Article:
Equities will likely be volatile and dispersion of performance amplified, so being selective here is critical. We will sell down on strength and add as opportunities arise. We will only buy into companies that we would feel comfortable holding through the cycle. 

In terms of bonds, we will be minimizing exposure to corporate credit, preferring rather high quality US sovereign debt. We will also be looking to reduce our exposure to alternatives, particularly those that we feel don’t share our market view and allocations.

Disclaimer:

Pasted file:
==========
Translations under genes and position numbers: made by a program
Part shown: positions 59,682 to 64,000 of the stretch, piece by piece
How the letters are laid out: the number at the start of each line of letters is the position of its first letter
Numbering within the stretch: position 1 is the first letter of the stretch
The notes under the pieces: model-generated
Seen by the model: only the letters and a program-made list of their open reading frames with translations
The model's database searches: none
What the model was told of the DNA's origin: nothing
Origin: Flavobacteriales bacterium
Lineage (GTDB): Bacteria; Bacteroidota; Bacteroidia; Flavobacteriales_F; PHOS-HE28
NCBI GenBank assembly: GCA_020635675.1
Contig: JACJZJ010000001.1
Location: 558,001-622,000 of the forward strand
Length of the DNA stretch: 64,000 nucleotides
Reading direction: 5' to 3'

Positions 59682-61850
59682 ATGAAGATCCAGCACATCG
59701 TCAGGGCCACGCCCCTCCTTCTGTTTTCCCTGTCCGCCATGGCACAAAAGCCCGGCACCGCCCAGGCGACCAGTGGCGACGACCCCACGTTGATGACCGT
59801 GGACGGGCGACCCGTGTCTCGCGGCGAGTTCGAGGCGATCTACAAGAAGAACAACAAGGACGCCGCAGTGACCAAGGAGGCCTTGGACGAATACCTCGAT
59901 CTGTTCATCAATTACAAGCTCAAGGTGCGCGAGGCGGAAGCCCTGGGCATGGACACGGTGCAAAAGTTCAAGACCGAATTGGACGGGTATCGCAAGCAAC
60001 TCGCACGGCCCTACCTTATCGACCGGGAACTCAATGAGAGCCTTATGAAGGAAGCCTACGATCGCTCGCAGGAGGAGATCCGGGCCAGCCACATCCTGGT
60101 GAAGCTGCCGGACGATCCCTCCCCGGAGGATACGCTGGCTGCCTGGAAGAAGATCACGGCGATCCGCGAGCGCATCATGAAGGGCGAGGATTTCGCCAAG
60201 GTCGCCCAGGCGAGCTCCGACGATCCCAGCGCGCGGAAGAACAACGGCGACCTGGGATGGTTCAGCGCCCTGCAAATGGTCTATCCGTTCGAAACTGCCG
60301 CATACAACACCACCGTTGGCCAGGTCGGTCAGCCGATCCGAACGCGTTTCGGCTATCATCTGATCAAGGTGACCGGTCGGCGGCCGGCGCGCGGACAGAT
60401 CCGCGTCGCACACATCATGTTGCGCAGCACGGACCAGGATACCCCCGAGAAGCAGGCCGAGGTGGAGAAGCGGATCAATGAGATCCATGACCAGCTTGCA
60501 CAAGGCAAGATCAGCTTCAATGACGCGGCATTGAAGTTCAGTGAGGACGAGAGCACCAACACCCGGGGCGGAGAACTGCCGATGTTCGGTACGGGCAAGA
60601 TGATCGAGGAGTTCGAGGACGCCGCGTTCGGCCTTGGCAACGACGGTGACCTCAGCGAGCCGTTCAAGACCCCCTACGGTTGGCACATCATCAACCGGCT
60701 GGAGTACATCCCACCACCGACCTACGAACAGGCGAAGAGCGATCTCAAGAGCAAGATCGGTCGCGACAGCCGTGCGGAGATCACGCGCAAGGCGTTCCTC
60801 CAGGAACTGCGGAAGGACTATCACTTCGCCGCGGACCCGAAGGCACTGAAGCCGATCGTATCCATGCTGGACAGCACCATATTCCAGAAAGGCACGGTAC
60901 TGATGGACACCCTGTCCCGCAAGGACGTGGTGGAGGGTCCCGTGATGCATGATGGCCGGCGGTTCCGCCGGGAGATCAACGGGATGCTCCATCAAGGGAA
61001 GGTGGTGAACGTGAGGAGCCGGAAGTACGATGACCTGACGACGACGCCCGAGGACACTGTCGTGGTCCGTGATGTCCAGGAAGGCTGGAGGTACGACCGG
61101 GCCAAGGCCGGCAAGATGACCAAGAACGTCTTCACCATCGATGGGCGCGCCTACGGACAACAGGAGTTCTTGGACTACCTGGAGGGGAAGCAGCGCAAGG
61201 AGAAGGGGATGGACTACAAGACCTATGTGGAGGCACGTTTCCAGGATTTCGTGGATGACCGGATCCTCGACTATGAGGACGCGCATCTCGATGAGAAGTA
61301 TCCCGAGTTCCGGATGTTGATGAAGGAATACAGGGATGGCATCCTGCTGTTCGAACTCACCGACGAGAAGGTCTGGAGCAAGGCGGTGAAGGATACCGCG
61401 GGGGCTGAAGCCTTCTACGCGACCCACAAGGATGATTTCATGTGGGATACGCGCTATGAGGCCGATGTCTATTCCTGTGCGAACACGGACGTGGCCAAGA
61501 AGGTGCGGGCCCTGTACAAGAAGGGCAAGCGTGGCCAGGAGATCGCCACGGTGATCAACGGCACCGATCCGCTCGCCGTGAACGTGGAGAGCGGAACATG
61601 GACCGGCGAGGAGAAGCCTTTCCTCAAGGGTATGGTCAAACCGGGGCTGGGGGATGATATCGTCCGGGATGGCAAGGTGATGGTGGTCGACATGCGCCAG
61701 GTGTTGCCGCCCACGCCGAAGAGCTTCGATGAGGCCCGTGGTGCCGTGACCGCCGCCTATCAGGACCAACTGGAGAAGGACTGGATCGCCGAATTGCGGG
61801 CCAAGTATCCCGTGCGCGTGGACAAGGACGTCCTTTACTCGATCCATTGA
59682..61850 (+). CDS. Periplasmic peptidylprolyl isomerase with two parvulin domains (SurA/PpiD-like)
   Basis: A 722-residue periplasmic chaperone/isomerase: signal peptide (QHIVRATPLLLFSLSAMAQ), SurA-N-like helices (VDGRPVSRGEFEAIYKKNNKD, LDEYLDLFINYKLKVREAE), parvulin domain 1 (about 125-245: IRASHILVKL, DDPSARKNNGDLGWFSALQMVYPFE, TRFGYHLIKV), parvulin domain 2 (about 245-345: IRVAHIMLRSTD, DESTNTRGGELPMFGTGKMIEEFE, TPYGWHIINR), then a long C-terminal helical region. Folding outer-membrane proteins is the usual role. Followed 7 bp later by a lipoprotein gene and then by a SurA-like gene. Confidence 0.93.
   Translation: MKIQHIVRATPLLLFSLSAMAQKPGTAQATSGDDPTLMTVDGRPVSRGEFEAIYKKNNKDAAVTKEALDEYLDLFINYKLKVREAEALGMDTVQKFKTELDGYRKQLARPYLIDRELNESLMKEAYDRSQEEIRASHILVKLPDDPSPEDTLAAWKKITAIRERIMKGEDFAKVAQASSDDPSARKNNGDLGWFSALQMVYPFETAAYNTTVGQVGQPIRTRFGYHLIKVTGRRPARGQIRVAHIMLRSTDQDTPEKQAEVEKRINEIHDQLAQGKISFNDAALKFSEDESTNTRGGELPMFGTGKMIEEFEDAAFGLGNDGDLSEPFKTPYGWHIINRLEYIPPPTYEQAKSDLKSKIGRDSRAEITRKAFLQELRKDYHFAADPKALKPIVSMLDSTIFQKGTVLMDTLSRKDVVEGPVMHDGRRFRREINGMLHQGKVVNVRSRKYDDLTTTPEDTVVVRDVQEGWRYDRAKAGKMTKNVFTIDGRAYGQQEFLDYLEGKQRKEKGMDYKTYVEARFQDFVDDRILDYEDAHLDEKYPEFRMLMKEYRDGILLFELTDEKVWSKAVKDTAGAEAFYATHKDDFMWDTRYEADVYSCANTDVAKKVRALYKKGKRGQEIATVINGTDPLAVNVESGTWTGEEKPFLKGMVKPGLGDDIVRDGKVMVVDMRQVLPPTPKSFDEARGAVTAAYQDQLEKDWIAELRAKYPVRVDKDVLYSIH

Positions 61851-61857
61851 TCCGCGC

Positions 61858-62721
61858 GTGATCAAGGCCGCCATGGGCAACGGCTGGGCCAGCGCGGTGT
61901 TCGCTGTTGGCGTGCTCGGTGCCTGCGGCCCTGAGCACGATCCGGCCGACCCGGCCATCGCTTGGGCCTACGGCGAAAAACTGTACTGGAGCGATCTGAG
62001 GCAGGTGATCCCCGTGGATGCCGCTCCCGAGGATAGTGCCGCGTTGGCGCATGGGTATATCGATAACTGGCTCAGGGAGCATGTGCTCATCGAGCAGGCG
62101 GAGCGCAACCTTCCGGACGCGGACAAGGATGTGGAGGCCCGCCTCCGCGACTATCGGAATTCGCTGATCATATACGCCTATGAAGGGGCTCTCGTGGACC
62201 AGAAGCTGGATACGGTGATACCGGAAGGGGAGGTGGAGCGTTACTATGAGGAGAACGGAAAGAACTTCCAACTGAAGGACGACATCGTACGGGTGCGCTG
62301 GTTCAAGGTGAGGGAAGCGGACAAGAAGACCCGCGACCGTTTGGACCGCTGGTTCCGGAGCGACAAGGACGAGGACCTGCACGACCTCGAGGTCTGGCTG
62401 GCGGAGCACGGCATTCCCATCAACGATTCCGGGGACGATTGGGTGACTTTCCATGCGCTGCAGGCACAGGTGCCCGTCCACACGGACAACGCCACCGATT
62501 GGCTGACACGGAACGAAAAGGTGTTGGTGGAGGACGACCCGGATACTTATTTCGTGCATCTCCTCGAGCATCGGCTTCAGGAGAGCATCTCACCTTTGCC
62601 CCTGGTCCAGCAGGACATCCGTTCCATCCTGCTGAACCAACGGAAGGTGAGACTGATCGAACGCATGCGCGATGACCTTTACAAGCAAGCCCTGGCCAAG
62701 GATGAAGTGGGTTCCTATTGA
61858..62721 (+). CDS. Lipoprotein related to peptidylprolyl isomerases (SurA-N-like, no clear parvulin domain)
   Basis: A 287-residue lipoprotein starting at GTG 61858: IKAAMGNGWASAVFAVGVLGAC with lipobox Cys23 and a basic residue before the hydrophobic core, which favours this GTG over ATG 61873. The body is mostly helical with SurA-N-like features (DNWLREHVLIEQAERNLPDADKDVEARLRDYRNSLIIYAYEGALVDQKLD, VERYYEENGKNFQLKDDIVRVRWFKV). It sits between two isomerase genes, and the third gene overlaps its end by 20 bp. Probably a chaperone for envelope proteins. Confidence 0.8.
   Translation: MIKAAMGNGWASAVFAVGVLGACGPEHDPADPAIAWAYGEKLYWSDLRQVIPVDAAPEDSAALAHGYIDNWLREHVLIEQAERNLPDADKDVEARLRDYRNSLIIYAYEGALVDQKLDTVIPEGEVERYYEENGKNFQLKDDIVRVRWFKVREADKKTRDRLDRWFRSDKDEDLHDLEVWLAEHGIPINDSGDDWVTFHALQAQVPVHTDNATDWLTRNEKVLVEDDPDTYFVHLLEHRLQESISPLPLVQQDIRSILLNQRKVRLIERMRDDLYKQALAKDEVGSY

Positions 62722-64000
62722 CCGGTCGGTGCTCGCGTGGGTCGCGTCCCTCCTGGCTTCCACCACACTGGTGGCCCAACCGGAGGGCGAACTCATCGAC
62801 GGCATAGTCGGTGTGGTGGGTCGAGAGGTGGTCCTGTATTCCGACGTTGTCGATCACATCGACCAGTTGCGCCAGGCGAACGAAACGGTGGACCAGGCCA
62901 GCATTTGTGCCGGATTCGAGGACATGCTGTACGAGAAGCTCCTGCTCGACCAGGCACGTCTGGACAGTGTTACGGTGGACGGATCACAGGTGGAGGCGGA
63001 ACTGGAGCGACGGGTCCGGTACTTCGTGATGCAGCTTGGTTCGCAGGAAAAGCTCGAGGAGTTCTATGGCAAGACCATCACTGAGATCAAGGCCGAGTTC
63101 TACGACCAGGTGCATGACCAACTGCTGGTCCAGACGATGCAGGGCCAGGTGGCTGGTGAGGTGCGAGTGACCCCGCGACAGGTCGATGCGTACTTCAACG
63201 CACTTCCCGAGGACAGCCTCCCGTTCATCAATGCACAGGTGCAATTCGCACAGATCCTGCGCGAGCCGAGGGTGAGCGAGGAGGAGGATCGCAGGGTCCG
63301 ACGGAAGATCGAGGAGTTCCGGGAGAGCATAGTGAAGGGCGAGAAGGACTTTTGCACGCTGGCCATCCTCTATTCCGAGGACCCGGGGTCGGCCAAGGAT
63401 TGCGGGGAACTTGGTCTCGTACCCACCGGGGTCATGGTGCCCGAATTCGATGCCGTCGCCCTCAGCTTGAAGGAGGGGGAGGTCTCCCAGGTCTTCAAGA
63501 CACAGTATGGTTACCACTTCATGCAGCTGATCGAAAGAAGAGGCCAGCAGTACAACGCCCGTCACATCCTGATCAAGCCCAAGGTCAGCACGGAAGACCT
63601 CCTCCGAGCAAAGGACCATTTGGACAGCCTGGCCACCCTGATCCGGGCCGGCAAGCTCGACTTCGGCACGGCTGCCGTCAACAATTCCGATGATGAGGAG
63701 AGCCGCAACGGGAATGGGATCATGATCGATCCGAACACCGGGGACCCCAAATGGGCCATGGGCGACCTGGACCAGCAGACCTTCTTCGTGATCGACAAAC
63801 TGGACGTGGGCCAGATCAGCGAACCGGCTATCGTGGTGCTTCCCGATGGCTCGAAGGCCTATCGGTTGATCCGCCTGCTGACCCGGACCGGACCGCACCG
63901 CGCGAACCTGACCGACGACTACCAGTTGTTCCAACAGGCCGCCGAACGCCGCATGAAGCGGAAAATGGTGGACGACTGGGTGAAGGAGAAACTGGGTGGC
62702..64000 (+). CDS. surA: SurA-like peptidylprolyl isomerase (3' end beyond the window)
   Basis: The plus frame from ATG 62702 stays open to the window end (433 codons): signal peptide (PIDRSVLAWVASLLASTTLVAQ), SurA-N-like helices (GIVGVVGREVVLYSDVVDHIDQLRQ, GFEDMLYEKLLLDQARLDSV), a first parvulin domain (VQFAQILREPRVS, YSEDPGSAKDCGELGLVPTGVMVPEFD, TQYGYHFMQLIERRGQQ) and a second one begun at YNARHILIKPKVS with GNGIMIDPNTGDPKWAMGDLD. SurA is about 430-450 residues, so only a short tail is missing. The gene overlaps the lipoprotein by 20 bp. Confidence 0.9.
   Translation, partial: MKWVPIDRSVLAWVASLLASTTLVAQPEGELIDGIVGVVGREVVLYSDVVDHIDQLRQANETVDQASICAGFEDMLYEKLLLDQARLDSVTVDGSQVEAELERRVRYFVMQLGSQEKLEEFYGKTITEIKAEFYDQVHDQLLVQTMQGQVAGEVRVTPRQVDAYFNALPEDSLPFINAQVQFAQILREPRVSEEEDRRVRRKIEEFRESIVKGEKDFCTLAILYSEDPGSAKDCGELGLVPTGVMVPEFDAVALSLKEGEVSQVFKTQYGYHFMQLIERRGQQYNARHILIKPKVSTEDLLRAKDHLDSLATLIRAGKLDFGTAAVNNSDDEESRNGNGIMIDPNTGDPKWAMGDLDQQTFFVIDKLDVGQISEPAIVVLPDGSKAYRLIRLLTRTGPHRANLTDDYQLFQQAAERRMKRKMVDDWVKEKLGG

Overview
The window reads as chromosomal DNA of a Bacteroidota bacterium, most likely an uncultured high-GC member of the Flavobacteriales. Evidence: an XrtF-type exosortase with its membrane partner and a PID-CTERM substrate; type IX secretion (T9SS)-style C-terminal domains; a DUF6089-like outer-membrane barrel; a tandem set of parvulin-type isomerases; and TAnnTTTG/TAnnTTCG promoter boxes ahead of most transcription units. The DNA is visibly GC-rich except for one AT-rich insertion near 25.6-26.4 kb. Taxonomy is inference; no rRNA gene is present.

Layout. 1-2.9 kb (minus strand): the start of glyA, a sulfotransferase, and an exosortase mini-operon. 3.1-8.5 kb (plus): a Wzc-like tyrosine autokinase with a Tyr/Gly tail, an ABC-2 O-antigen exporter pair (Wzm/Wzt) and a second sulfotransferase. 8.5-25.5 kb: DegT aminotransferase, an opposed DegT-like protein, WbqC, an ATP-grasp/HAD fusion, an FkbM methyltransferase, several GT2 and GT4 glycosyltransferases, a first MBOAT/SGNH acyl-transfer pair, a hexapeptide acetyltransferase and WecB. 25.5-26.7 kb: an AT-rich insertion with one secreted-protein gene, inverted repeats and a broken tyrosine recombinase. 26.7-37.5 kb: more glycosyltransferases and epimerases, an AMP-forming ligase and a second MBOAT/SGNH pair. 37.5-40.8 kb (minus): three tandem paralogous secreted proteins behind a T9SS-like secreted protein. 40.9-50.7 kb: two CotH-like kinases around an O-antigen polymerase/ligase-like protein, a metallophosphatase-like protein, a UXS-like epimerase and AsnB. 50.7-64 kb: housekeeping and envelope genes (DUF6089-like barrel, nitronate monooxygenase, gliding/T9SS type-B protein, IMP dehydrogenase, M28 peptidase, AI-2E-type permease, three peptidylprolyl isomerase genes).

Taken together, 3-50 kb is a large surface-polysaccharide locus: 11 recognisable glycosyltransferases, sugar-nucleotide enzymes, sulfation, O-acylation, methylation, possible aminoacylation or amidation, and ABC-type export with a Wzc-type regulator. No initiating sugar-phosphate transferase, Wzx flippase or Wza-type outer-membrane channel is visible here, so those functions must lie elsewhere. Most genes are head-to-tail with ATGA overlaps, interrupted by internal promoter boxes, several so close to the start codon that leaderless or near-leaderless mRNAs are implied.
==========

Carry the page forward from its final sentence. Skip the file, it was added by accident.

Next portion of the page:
This material is mean for accredited clients only. Nothing in this document should be perceived in any way as a recommendation or solicitation to buy or sell any security or fund. The securities and accounts highlighted have been selected to illustrate MW Capital Management Pte Ltd investment approach and are not intended to indicate how any MW Capital Management Pte Ltd fund or account has performed or will perform in the future. The securities and accounts discussed herein in do not represent any entire portfolio or account managed or advised by MW Capital Management Pte Ltd and may not be suitable for all or any readers. Any views, forward looking statements, projections and current investments are based on assumptions and judgements. Because of the significant uncertainty inherent in any assumption and judgements we make, you should place no reliance on such forward-looking statements or views – they may not prove to be accurate and actual results may differ materially. Furthermore, they will change over time and should not be relied on in any way. There is no obligation for MW Capital Management Pte Ltd, and the company expressly disclaims any obligation, to update or alter the statements, predictions or any other information contained herein. This material is intended to be of general interest only and should not be construed as individual investment advice or a recommendation or solicitation to adopt any investment strategy. The views expressed may change without notice. Certain economic and market information contained herein has been obtained from published sources prepared by others. MW Capital Management Pte Ltd assumes no responsibility for the accuracy of such information. All investments involve risk, including the potential loss of principal. Performance data is estimated and has not been audited. Funds performance data is usually delayed by a few weeks after month end. It should not be relied on or imply future performance.